The fog on the north ridge seemed much thicker than it had been when I walked out of the village with my berry bag. The afternoon had faded and now the quick dusk of the spring night was falling, my shawl was pulled tight around my shoulders as the warmth of the day slowly subsided. I could hear crickets in the bush rubbing their legs together their chirps slowing with the fog and wind.
There would be a campfire tonight, and hopefully it would keep my mother busy enough not to notice my absence. They were going to read the scroll of the Ut’laak to the village tonight, reminding themselves of the great danger of long ago. Uncle Pey’t would scowl at the ring of young faces around the campfire; they would stare back at him; half scared – half fascinated as he told the tales of the enemy that came from Below.
It was here, that the last great battle in that war against the Utlaak, the under dwellers, had been fought. Here, where -when the tribe had lost its final warrior- that Surta, the Lord of the Waki’tani, the sky people who flew between the earth and the Sky-Lord’s Road, had appeared to drive the Utlaak back under the earth.
The Waki’tani knew this Village’s Road, Uncle Peyt would growl, there were even rumours that at times they walked here cloaked as warriors.
I was so tired of that story. I had heard it every spring camp since I was old enough to sit at the campfire. They came, we beat them, they came again.. we beat them again. Why did it have to be more than that. The old legends weren’t really necessary, I fumed, why is it important to keep retelling the same dusty story just to feed the imagination of the children and comfort the dreams of the rambling old men.
It was steeper now. The black boles of the aspen twisted and gnarled in the deepening twilight. I rubbed my arms as a chill breeze blew between the black birch and looked back down the valley at the camp below. I don’t remember coming so high or walking so far.
My eyes ached from squinting at the darkness at the top of the ridge, something didn’t seem to quite fit with the night. The fog carried the mouldy smell of the forest floor mixed in with the nose pinching smell from the sweetgrass in bloom. Grabbing onto a thick aspen trunk I pulled myself over the loose gravel scree on the hillside.
Pebbles skittered down the hill as I scrambled up the sandstone ridge, the sound much louder in the silent dark. I froze; hugging the grey mottled bark of a twisted aspen until the sound faded and the faint noises of the forest could be heard again. Hesitantly I looked up the ridge, yes..right there, between that boulder and the ridgeline. There was something that didn’t move, or should move, or something. It was just the wrong shape for a shadow.
The fog should have been thinner up here, I swallowed thickly, my feet feeling heavy and noticeably less willing to move. I continued to climb; the fog climbed with me. I don’t believe in legends I reminded myself, that’s why I’m here, I don’t believe that the Ut’laak wait in the dark or the Sky people steal you if you leave camp at night.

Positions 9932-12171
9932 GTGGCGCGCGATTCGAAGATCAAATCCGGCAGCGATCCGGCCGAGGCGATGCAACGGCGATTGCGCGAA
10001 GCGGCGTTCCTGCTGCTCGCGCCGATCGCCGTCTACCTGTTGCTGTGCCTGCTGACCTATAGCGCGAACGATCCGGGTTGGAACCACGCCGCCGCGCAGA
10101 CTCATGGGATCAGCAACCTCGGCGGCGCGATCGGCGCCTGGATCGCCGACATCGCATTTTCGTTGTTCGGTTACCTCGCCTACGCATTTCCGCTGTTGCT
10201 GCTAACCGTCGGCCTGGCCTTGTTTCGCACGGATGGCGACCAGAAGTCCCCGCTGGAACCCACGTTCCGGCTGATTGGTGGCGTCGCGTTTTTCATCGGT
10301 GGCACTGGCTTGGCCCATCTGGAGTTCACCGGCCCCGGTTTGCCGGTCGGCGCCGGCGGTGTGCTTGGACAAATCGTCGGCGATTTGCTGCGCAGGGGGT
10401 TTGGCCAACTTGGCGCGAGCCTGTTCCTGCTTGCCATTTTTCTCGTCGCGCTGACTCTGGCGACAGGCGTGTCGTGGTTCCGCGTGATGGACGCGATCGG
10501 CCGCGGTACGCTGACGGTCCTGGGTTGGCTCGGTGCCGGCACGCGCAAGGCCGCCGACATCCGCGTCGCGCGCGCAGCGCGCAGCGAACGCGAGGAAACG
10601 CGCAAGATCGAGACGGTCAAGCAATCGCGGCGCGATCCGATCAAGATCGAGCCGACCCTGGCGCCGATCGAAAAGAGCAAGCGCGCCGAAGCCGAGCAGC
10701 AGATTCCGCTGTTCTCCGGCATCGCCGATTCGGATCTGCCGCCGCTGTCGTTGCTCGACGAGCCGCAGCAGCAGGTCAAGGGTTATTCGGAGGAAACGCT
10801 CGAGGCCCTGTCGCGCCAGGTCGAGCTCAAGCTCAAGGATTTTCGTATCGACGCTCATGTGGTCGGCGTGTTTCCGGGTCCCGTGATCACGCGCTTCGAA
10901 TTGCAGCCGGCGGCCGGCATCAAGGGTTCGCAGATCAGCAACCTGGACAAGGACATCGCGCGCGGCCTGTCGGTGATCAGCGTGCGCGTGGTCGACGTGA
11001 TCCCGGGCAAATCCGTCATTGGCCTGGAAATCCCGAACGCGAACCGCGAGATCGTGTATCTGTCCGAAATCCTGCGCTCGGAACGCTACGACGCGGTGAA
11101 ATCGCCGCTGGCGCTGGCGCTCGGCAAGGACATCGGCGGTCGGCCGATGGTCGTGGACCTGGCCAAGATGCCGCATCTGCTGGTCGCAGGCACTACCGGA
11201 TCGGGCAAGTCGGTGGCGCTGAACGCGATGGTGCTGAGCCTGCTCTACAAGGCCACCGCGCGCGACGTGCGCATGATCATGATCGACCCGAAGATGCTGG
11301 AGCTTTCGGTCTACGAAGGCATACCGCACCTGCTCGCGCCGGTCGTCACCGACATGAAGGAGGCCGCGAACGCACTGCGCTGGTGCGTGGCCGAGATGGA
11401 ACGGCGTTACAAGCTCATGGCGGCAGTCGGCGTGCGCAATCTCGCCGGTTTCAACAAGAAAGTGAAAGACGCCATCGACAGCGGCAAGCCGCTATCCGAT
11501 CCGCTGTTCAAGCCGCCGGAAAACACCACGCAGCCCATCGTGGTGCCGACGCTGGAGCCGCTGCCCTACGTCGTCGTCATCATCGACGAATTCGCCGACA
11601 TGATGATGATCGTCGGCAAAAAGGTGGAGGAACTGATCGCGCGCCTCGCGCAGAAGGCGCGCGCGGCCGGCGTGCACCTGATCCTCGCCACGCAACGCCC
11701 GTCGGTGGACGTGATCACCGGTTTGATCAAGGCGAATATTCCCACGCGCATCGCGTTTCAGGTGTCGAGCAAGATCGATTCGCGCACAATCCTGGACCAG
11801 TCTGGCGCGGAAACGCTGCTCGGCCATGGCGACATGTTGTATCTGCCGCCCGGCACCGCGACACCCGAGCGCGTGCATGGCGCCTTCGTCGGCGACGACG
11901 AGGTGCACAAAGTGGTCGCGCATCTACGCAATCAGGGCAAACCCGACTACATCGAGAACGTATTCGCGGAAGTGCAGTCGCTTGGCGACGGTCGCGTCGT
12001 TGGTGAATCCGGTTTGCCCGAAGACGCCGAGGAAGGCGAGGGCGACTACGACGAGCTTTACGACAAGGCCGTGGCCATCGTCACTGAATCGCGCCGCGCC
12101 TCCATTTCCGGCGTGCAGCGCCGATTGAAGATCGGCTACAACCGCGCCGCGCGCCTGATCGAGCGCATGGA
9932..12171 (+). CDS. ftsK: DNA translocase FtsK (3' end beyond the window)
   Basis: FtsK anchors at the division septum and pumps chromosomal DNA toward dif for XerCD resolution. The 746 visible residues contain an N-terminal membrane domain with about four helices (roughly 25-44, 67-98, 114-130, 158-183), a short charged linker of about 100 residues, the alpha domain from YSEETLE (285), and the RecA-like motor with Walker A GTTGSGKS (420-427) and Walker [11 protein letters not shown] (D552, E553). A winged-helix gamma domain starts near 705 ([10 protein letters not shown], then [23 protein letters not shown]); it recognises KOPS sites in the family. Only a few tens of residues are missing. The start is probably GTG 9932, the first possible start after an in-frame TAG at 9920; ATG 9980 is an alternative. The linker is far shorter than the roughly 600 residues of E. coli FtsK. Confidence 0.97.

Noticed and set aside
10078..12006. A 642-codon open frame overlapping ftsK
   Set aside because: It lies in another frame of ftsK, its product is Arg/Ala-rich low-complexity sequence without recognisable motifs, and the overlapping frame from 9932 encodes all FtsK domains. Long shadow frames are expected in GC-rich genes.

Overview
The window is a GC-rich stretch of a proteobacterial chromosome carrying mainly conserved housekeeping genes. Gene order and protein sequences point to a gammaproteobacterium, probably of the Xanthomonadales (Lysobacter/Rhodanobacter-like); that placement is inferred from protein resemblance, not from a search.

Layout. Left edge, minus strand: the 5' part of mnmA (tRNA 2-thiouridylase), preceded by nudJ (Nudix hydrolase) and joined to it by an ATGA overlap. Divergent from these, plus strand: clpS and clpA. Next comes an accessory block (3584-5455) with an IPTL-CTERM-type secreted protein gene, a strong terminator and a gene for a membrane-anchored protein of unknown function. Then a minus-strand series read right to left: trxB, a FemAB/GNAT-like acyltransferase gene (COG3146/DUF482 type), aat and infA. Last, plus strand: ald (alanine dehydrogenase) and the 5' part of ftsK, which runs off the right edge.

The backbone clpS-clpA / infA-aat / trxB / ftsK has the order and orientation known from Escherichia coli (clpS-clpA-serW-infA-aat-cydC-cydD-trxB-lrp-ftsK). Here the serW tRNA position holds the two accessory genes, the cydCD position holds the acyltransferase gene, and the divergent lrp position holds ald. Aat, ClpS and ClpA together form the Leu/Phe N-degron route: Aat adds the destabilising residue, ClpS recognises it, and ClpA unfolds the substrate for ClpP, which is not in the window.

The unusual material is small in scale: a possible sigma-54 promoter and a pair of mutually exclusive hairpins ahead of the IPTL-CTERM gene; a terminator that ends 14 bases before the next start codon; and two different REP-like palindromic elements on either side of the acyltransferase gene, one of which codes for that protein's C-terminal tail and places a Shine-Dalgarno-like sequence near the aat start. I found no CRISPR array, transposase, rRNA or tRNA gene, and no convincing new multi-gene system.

I finally reached the ridgeline, and lay down shivering in the early spring moss. The damp vegetation soaked through my thick hide robe and chilled whatever courage I had left. What was I doing up here! The fog flowed steadily toward the boulder where the black something hovered unmoving against the horizon. It wrapped around boulders, and over my shoulders like a clammy stream; not still and airy the way fog should be, but always moving towards its ocean.
A scratching noise disturbed the forest silence. The shadow seemed to detach itself from the rock, extend itself to twice the height of one of the People and great yellow eyes that seemed to come from about half-way up its body opened suddenly to swivel backwards and forwards across the gravel ridge. The fog was clammy, I was clammier, my face covered in sweat that stung my eyes as the creature carefully scanned my side of the ridge.
Breathing slowly just to keep from moving I tried to see a form in the darkness. The rocks and soil under my fingernails felt hard and wet from the fog as my hands dug in trying to find an anchor into the mulch; desperate for the reality of the cold frozen earth. Apparently unable to see anyone the fierce eyes turned upwards for a moment giving me time for a full careful breath. A breath that I lost abruptly as the amorphous shape seemed to split itself in two. Where the eyes had been was now obviously a head and ravens wings stretched out to each side .
The Wakatani, aren’t real, I boggled, this isnt real! I’ve hit my head on a rock or a tree stump and I’m really just lying in the dirt. Carefully pulling one arm to my side I ran it over my wet braids checking for blood or bumps on my head, then putting the hand on my own racing heart I looked again.
The raven creature stood looking down at the village, wings spread in the darkness, blocking out the stars that were twinkling everywhere else in the frosty sky. Overhead the Sky Road appeared, a million points of light showing the way to the elder stars, surrounded by curtains of green and gold like fireflies dancing in a summer dusk.
The Wakitani turned its head, I swallowed in fear as the great beak snapped at a passing thought and with a last look at the village, and a noise that seemed somewhere between a human sigh and a ravens caw, it soared into the sky. For a few seconds I could only watch as the creature soared away into the distance, then, noticing that that fog seemed to be evaporate when the creature departed; scramble from the ridge line into the cover of the lower bushes.
Clinging to the bole of a knotty pine tree I tried to rebuild the world. It was suddenly a much larger, much scarier place than it had seemed when I left camp a few hours ago. . It was real, how can I tell them it’s all real!